Attention-deficit/hyperactivity disorder (ADHD) is a chronic neurobehavioral condition that typically manifests in childhood and is characterized by a wide range of emotional, functional, and neurocognitive impairments that interfere with social and emotional quality of life. According to the fourth edition of the Diagnostic and Statistical Manual of Mental Disorders (DSM-IV), the diagnosis is made by confirming numerous symptoms in the inattention domain or the hyperactivity–impulsivity domain or both. Stimulant medications have been demonstrated to be efficacious and are considered the first-line pharmacological therapy for ADHD. Because of the increasing recognition of ADHD as a chronic disorder, the use of medications for the treatment of this disease has considerably expanded over the last decade, becoming common also among adolescents and adults in addition to prepubertal children. Both stimulants and atomoxetine have cardiovascular effects with increase in heart rate and blood pressure.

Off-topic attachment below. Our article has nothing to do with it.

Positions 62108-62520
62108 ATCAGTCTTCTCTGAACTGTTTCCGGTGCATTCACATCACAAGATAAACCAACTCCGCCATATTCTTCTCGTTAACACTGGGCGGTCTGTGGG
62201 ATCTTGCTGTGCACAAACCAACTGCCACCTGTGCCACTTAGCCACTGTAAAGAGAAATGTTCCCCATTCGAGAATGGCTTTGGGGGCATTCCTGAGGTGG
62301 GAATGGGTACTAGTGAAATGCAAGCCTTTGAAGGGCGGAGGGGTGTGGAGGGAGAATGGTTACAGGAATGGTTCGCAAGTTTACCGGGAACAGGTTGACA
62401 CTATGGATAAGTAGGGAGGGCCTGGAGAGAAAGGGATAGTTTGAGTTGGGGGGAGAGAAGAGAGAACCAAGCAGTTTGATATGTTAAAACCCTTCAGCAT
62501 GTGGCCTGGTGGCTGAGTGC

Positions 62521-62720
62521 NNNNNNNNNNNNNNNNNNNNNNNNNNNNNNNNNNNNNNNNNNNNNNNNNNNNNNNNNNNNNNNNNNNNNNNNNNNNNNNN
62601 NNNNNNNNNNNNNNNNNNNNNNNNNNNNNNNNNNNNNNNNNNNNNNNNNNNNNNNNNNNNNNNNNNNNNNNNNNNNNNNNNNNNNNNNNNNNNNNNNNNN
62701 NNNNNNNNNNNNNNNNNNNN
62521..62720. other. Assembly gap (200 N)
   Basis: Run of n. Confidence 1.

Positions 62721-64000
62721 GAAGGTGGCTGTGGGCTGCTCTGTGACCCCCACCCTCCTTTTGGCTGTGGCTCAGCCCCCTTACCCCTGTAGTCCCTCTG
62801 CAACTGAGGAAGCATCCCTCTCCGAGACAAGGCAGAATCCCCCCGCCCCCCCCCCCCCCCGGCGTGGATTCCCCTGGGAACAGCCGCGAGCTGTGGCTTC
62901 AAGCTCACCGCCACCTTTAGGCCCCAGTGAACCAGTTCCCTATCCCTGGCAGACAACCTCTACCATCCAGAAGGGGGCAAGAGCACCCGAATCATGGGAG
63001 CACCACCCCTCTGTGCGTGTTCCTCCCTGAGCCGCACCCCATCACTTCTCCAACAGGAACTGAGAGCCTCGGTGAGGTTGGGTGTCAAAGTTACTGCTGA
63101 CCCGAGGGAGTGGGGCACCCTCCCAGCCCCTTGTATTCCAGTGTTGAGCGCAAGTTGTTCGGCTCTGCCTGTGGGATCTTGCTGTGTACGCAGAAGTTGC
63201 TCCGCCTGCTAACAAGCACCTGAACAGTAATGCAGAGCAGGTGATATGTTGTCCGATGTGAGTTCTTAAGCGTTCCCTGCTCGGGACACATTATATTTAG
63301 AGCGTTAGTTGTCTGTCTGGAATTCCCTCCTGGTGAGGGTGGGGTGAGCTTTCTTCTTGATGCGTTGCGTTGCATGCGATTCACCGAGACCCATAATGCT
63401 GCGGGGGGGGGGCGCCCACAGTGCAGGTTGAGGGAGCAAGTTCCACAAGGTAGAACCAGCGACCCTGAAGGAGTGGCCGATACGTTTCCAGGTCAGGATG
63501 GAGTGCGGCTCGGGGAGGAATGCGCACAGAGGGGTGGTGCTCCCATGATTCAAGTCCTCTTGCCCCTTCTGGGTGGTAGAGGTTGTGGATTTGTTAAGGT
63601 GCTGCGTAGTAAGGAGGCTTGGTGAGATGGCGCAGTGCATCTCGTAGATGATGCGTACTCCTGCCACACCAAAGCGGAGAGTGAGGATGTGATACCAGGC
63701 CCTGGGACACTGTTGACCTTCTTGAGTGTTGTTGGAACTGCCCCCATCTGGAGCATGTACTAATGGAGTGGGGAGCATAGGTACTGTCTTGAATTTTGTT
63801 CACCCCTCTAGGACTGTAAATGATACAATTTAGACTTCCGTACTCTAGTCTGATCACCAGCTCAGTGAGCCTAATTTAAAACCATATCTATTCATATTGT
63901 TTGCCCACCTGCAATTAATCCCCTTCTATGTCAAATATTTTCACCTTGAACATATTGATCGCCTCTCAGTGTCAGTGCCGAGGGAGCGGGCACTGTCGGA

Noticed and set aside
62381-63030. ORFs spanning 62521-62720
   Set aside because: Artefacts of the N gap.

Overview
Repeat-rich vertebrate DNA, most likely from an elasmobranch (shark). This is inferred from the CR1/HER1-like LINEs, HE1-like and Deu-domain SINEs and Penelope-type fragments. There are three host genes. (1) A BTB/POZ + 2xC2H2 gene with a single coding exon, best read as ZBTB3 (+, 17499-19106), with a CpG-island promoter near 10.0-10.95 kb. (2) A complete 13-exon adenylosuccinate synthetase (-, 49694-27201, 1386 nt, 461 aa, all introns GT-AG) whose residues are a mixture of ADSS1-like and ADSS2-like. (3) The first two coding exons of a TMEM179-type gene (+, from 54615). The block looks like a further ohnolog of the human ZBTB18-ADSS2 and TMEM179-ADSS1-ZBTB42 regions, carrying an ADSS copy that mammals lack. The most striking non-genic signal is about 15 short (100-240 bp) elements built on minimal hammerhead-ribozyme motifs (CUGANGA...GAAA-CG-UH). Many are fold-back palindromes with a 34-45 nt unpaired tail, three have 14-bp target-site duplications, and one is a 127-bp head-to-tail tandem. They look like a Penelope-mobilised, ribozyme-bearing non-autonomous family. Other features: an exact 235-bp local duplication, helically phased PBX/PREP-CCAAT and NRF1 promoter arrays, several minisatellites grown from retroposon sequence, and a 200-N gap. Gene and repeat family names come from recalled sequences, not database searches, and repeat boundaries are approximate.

- Attention deficit–hyperactivity disorder
- Cardiovascular disease